How do you become inactive?
You can request to be placed on inactive retirement status when you fill out your renewal form 8554.
Specifically, you mark a checkbox in Part 1 of the Application for Renewal of Enrollment. The checkbox states “I want approval to remain or be placed into Inactive Retirement status.”
You will be automatically classified as "inactive" if you fail to:
- Meet the CPE requirements for your EA license renewal
- Submit your enrolled agent license renewal by the due date
- Meet any other condition of renewal
What happens if you fail to meet the conditions of renewal?
The Office of Professional Responsibility will notify you by first class mail. The notice will describe the reason for denial of renewal. You will have 60 days from the date of the notice to reply and provide information for reconsideration.
According to the Internal Revenue Manual, letters are sent to EAs who have not submitted their renewal as follows.
On April 1 (or the next business day), OPE generates a bulk mail-out of:
- Letter 4321C , Inactive Agent Notice, to an EA who has not submitted a Form 8554 to OPE for the renewal cycle.
- Letter 4323C ,Enrolled Agent Termination Letter, to an EA who has missed two enrollment cycles.
A common problem that we have seen is the EA has moved, but forgotten to provide a change of address to the OPR
. As a result, they do not receive the notice of non-renewal. By the time they realize they have forgotten to renew their EA license, it is often past the 60 day correction period. In this case, it is necessary to file a new application for renewal. In this case, you should contact the Office of Professional Responsibility
to obtain the specific instructions.
One of our students selected Inactive Retirement status on his renewal form because he was not actively working as an Enrolled Agent, and he wanted to avoid the continuing professional education requirements by becoming inactive
. Our student received this letter when he selected "inactive status" on his renewal:
--Click to enlarge
When he received his next renewal notice, he decided to become active again. At this point he contacted the IRS to find out if he could just select “active” and pay his renewal fee. Unfortunately, he found out that he needed to make up the last 3 years of CPE in order to renew. He had to complete 72 hours of continuing professional education in a short time frame—which of course is much more difficult than completing 24 hours per year in the normal timeframe.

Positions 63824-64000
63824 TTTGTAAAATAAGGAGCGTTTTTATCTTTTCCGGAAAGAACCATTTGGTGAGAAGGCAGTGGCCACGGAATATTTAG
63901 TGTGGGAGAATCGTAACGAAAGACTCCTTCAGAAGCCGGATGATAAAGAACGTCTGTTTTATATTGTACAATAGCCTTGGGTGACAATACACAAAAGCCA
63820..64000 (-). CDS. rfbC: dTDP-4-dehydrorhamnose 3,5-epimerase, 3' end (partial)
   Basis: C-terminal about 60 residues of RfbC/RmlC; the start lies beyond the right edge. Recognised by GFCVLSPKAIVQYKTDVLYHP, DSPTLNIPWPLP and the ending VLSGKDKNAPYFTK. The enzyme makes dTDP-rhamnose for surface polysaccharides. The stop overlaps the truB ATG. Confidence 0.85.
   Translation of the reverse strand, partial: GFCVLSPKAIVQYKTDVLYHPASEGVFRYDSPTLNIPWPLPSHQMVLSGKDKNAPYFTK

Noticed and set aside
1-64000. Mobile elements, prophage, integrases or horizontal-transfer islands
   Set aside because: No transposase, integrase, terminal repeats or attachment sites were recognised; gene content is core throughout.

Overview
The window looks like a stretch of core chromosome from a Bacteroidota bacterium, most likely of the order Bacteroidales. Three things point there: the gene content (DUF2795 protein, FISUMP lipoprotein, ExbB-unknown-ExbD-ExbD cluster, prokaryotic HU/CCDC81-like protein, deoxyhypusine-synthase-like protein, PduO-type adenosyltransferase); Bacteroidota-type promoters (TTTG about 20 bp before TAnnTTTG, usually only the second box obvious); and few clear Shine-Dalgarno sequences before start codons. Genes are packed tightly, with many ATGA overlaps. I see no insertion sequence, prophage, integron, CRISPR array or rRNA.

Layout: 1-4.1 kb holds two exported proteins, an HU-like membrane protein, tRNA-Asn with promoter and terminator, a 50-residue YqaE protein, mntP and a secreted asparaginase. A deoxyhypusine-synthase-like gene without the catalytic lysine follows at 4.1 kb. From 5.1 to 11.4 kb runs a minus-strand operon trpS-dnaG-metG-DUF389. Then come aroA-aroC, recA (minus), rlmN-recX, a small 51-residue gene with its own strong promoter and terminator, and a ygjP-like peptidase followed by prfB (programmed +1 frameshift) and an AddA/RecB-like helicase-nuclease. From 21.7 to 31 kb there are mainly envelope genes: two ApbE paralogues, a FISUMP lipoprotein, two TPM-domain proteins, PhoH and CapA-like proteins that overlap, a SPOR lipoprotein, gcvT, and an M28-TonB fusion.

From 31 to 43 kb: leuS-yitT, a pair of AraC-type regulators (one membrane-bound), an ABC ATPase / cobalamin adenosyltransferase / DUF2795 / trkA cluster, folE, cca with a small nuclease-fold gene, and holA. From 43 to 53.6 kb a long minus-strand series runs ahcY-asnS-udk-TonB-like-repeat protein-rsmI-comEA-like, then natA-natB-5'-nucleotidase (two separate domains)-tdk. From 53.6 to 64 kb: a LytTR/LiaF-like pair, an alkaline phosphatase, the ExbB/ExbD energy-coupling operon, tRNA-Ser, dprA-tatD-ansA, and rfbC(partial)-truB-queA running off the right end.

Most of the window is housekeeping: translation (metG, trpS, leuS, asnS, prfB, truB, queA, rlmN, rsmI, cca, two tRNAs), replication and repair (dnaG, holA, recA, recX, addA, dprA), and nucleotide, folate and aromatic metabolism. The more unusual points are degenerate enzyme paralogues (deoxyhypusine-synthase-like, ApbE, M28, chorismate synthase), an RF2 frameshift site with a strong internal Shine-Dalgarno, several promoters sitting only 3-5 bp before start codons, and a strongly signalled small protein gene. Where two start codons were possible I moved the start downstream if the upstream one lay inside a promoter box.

Who cannot select Inactive Retirement status
If you have been disciplined by the Office of Professional Responsibility, Inactive Retirement status is not available to you.
Maintaining your Inactive Retirement status
Use Form 8554 Application for Renewal of Enrollment to Practice Before the Internal Revenue Service--checkbox “I want approval to remain or be placed into Inactive Retirement status,” and pay the renewal fee. This renewal form is due every three years based on the last number of your social security number, whether you are active or inactive.
You are ineligible to practice before the IRS if you are on inactive status.
The cost to become inactive or remain on inactive status is the same as the cost to be on active status. You must still:
- Pay the renewal fee every 3 years
- No CPE is required while in inactive status
Eligibility to maintain NAEA membership
An Enrolled Agent on Inactive Retirement status can continue a NAEA membership. Members on Inactive Retirement status qualify for Emeritus status and do not need to meet the NAEA CPE requirements.
Should you consider inactive status?
Generally speaking, there is no advantage to selecting inactive status unless you plan to remain inactive for 6 or more years. If you decide to return to active status say after 4 year, you have to complete 72 hours to reactivate. Then in 2 years you have to submit 72 hours to renew your license. So you have to remain inactive to more than 6 years in order to skip a cycle of CPE requirements.
If you are in fact permanently retiring from practice, then it may be appropriate, although you do have to continue to renew your inactive status and pay the renewal fee every 3 years.
For more information, consult IRS Publication 947
: Practice Before the IRS and Power of Attorney
Written by Carolyn Weaver